We had prayers for healing in church yesterday. Everyone was invited to go forward and ask for healing in mind, body, or spirit, and a priest would lay hands on them and anoint them with oil.
I knew I should go forward (because, this), but I didn’t want to because 1. I’m an introvert who would rather sit quietly in her pew on any given Sunday morning, and 2. I didn’t want to admit I needed something, with my actions, in front of the whole church. That kind of vulnerability isn’t comfortable.
I probably would have just stayed in my pew. Except.
Over the past year I’ve been learning the power of asking.
This year has felt like a string of come-to-Jesus moments, where I’m being forced to realize–and admit to myself, and others–what’s missing in my life. As personal epiphanies go, that category is no fun.
For a prosaic example, it wasn’t until I was able to voice that we’d like to join a homeschool group that we found one (or it found us, really). It wasn’t until I asked for help in finding writing partners that I did.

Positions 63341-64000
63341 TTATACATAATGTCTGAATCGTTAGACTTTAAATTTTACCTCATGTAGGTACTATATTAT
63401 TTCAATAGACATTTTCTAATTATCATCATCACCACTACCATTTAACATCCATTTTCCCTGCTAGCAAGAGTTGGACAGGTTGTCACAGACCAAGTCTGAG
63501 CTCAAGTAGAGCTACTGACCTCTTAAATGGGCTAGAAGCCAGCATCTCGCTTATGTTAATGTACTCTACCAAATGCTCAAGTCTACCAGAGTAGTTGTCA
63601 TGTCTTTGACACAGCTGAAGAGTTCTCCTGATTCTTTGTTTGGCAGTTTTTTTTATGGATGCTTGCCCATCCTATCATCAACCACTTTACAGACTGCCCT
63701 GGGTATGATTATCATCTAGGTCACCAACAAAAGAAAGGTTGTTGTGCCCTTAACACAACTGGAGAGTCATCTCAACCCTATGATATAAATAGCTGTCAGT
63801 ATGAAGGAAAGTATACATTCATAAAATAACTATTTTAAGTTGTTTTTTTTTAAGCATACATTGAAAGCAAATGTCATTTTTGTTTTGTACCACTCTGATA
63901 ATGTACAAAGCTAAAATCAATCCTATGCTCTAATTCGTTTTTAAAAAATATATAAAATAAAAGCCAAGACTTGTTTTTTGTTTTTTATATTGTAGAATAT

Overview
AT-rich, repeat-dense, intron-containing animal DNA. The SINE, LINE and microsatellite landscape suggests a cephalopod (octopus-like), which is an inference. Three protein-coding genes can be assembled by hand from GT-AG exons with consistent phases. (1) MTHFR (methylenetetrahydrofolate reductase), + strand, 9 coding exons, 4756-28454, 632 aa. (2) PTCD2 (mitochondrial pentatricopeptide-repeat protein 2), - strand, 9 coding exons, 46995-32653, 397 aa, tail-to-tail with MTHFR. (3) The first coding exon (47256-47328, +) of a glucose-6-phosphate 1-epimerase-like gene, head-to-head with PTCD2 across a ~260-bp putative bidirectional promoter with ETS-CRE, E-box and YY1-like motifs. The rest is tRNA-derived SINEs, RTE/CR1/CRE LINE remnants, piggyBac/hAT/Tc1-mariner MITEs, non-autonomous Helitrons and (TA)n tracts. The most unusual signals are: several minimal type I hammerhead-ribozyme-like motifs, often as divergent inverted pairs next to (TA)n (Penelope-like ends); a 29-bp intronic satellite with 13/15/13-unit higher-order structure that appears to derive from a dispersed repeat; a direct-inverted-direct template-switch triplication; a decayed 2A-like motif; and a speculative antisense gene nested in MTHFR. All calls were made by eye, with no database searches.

It did not feel good to say I needed something, to say I was lacking. But I’m (re-)learning that it’s the beginning of everything good.
People have been eager to help, but they couldn’t–until they knew what I needed. By saying what I need–what I’m missing–I’m filling those gaps.
I’m learning the power of the ask.
It’s painful and vulnerable and kind of terrible (sound familiar?), but it’s worth it.
(I got out of my pew and went forward. The lines were long with those waiting to be prayed for: there were lots of us asking. I wonder if they had to talk themselves into going forward like I did.)
Let’s talk about asking: is it hard for you? Uncomfortable? Can you tell us about a time it’s been worth it?
P.S. Today’s the last day to pre-order Frozen. (This is the first Disney movie my kids have been completely obsessed with.) We ordered this Blu-Ray + digital copy combo for $19.96, which is the best deal I’ve seen.)